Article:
Community camaraderie promotes public peace

Bostonians support human peace sign on the Common

Boston+community+gathers+to+form+human+peace+sign+on+Boston+Common+for+Children%27s+Services+of+Roxbury
Back to Article
Back to Article

Community camaraderie promotes public peace

Boston community gathers to form human peace sign on Boston Common for Children's Services of Roxbury

Boston community gathers to form human peace sign on Boston Common for Children's Services of Roxbury

Courtesy of Children's Services of Roxbury

Boston community gathers to form human peace sign on Boston Common for Children's Services of Roxbury

Courtesy of Children's Services of Roxbury

Courtesy of Children's Services of Roxbury

Boston community gathers to form human peace sign on Boston Common for Children's Services of Roxbury

Hang on for a minute...we're trying to find some more stories you might like.


Email This Story






This past Saturday, the hard-working staff at Children Services of Roxbury (CSR) united the Boston community with their second ever Peace of Mind event where hundreds of people joined together on Boston Common in an effort to create the world’s largest peace sign.

“The vision really came from our CEO Sandra McCroom,” said CSR Vice President Harry Harding in an interview with The Suffolk Journal. “One of her missions is to build visibility and awareness for the organization.”

It was a day of family fun activities as well as performances from local Boston area community groups that culminated in all the participants standing together to create a human peace sign.

Partnering with Guiness Book of World Records for the event, the CSR team had a shot to cement themselves in history by setting the record for participants in their peace sign. While they fell short of the record, an impressive 1,337 people came out to the Boston Common to be a part of the event.

For the staff at CSR, the day wasn’t about breaking records or getting their name in history books, it was about bringing families from the communities together to promote peace on both a local and global level.

“It’s about family. I’m a father, family is very important to me and to the agency family is really important,” said Harding. “Not just the families we serve, but internally working at CSR, it’s something I really can’t describe, it really is a family atmosphere and work environment.”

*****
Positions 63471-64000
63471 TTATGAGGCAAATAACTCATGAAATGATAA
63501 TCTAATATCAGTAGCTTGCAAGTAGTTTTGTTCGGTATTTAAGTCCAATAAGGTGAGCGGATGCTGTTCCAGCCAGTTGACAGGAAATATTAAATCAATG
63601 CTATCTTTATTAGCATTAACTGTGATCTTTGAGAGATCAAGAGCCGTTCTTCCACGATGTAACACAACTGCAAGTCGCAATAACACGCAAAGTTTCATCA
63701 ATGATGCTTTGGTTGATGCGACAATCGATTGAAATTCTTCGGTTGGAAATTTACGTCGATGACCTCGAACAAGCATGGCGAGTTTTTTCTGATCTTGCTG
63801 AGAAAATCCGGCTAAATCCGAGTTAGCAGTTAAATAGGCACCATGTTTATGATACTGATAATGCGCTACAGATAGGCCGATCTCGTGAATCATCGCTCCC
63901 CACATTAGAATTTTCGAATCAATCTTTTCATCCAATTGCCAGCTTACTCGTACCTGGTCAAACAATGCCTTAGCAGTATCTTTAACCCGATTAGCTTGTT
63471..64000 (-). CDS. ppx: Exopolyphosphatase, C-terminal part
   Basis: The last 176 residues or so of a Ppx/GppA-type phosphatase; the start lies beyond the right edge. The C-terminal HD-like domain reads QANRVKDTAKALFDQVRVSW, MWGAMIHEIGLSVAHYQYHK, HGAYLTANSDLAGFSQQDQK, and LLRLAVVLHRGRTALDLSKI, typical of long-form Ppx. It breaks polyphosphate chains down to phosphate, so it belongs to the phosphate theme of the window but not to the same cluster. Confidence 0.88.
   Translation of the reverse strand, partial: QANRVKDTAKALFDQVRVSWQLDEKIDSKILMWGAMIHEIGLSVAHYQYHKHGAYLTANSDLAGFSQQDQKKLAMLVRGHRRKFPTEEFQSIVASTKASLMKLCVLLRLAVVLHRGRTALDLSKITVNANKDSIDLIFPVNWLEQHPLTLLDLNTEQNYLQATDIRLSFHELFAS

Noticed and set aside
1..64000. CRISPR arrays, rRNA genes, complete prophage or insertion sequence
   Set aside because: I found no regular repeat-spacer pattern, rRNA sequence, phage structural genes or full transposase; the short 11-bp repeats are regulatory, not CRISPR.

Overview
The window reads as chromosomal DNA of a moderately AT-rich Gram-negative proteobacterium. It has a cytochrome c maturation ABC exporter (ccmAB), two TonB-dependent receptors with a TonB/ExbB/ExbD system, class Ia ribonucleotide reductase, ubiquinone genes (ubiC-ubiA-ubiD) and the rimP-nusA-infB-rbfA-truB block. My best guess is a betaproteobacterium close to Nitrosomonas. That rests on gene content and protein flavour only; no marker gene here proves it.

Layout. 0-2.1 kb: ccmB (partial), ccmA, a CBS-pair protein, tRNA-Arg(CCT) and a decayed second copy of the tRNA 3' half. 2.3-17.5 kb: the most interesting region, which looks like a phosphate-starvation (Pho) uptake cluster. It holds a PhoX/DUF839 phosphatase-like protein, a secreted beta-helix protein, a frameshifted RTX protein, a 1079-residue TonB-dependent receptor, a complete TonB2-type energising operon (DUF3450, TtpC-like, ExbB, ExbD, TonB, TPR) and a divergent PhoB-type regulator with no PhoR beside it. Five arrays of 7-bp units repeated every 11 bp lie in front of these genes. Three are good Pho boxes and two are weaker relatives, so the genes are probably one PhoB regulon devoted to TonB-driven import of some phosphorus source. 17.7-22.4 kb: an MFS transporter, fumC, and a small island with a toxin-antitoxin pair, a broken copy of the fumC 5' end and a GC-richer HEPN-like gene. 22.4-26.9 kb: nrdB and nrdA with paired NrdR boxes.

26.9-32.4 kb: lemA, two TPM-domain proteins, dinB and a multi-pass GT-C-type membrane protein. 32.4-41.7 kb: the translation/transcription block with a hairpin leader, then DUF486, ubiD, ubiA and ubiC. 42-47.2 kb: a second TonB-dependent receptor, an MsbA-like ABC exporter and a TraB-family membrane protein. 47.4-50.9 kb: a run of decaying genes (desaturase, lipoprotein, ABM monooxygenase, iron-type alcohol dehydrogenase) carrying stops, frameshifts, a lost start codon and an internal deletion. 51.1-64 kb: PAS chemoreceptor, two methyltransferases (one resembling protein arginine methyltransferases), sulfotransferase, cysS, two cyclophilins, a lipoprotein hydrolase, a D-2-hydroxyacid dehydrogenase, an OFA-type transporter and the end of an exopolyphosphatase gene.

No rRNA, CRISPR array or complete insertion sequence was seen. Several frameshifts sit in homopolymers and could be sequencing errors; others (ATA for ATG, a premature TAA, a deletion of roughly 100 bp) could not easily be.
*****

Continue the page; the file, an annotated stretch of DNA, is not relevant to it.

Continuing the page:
As the 1,000 plus Bostonians walked onto the peace sign outlined across an open space of grass, many sang along to songs like “We Are Family” as they waited for everyone to get in place. Many students from the area participated or volunteered at the event and there was a sense of Boston camaraderie and for a brief moment the city, and the world, felt smaller.

“It was really great to see everybody from different universities and foundations from all over come together to help out for this one cause.” said Northeastern University student Alex Lopes in an interview with The Suffolk Journal.

CSR provides a plethora of services including adoption and foster care, children’s behavioral health initiative programs, outpatient therapy and onsite daycare to the Roxbury area as well as across the state.

“You see a lot of organizations that will do fundraisers and events that aren’t catered toward the everyday people,” said senior intensive care coordinator Albert Tesci in an interview with The Suffolk Journal. “If you do a gala it’s really pointed, you can’t have everyone’s family, you can’t open it to the public, so we wanted to do something that was going to get as many people together and make Boston a smaller place.”

As a non-profit organization, it is important that people are aware of CSR’s work. Although CSR benefits from the donations they receive at public events, it is more important to the organization to get the word out to people in the area who may be in need of their services.

With so many beneficial programs available, the staff at CSR wants their community to be able to take full advantage of the services they have to offer.

“The idea is that all the services we offer bring peace of mind to the families at some level,” said Harding. “Whether it’s the mother who brings her child to day care in the morning, the child who has therapy, or the family who gets sheltered.”

 

Print Friendly, PDF & Email